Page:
This course introduces students to crucial intellectual and cultural trajectories traversing fields such as gender, race, sexuality, religion, media, technology, aesthetics, politics, and popular cultures in modern and contemporary Brazil. Historical periods will be presented in connection to a particular theme of ongoing cultural expressions. Diverse elements of popular culture are included in order to grasp an ample understanding of the underlying Brazilian historical moments. Students are expected to comprehend the background information but are also encouraged to develop their own perspectives and interests, whether in the social sciences, arts, gender and sexuality, or other areas of knowledge. Students will actively approach Brazilian history and produce analytical and critical approaches to understand and account for the intricacies underlying the dynamic development of Brazilian civilization to the contemporary moment.

ELECTIVES:

  • Global Dis-orientations: Travels, Exchanges & Interactions in the Early Modern World (1492-1808) | (SPAN UN3342) | Miguel Ibáñez-Aristondo | Wednesdays, 12:10 – 2:00 p.m.

The early modern period has been typically studied through the activities of European nations and empires. In this historical narrative, Europe was the main agent of a global process of domination beginning with the Iberian voyages of discovery in the 1400s. This Iberian process culminated in the subsequent achievement of nation-states and industrial capitalism as the best forms of political and economical organization. However, scholars have recently identified inadequacies in this longstanding narrative. First, it places the early modern and modern periods in a sort of problematic ideal Eurocentric continuity. Second, it relies on simplistic cultural stereotypes that depict non-Europeans as a passive agent that had no influence in the making of global exchanges and interactions. And third, this historical narrative has associated globalization to westernization by ignoring the complex dynamics linked to the construction of imaginaries related to the East during the early modern period.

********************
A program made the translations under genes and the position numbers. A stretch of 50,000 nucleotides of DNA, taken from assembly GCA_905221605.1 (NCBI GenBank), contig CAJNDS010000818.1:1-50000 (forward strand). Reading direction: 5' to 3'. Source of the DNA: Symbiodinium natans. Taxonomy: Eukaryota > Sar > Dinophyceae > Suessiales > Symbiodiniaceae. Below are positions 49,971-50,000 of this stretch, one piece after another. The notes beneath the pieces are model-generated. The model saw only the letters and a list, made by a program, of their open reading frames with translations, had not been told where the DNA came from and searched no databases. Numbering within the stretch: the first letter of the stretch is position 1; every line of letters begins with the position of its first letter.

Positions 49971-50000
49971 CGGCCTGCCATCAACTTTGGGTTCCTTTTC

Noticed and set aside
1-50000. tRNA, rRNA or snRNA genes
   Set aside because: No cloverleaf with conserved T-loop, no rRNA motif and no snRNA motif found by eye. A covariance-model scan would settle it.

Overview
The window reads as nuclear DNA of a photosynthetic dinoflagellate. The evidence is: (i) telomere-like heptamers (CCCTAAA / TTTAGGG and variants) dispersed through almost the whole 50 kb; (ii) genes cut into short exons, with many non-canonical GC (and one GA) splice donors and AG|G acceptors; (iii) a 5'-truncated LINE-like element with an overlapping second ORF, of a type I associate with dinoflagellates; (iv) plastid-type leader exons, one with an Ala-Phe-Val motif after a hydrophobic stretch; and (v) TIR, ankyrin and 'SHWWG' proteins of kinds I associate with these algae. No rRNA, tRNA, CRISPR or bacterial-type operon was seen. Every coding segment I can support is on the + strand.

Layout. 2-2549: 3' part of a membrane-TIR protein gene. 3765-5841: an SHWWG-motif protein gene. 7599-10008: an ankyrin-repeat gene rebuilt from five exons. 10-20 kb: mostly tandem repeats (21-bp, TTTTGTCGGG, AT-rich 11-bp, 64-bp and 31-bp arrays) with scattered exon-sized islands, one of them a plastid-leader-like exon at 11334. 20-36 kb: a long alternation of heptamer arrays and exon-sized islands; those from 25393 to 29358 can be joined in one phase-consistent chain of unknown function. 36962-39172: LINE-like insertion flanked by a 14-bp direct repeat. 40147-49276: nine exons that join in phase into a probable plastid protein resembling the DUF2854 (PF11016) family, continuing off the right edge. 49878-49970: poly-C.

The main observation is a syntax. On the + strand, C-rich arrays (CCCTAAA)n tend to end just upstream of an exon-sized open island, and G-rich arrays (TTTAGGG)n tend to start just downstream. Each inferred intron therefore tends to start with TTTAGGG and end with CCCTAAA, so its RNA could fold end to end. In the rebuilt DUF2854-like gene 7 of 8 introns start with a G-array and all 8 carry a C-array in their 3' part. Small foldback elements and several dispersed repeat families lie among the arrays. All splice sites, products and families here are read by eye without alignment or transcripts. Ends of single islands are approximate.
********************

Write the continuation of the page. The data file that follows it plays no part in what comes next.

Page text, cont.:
Before the nineteenth and twentieth western cultural production related to Orientalism, however, the exchanges and travels of the early modern period reoriented the relationship between East and West, producing a particular cultural production related to the regions of Asia and the Americas. In this course, the period of global circumnavigations and discoveries in the 1500s and 1600s is put in dialogue with the modern constructions and interaction between different western and eastern worlds: China, Japan, New Spain, Spain, and the Netherlands among other regions and places. Starting on that crucial period around the turn of the sixteenth century, when the emergence of print and the rise of global exploration created new forms of representing remoteness, this class examines the relationship between early modern global cultures and the theories of Orientalism, exploring the early modern media-technological conditions with the purpose of defining particular aspects and transformations related to a long periodization of globalization. Readings and visual materials by Pietro Martire de Anghiera, Bartolomé de Las Casas, Fernando Mendes Pinto, as well as scholarship by Sanjay Subrahmanyam, Peter Sloterdijk, Serge Gruzinski, and Anthony Grafton.

  • In the Eyes of Another: Tourism and National Identity in Contemporary Spain (SPAN UN3556) | Alberto Medina | Tuesdays & Thursdays, 2:40 – 3:55 p.m.

This course focuses on tourism in Spain as a means for the construction and commodification of national identity, both for external and internal audiences. Tourism gives the nation a performative quality, not only to attract the gaze of consumers but also to validate its own unity and coherence as a political and symbolic entity for its own citizens. Different stages in the self-fashioning of the nation from the eighteenth century will be traced in institutional discourses and promotional materials as well as literary or cinematic works focusing on the gaze of the foreigner.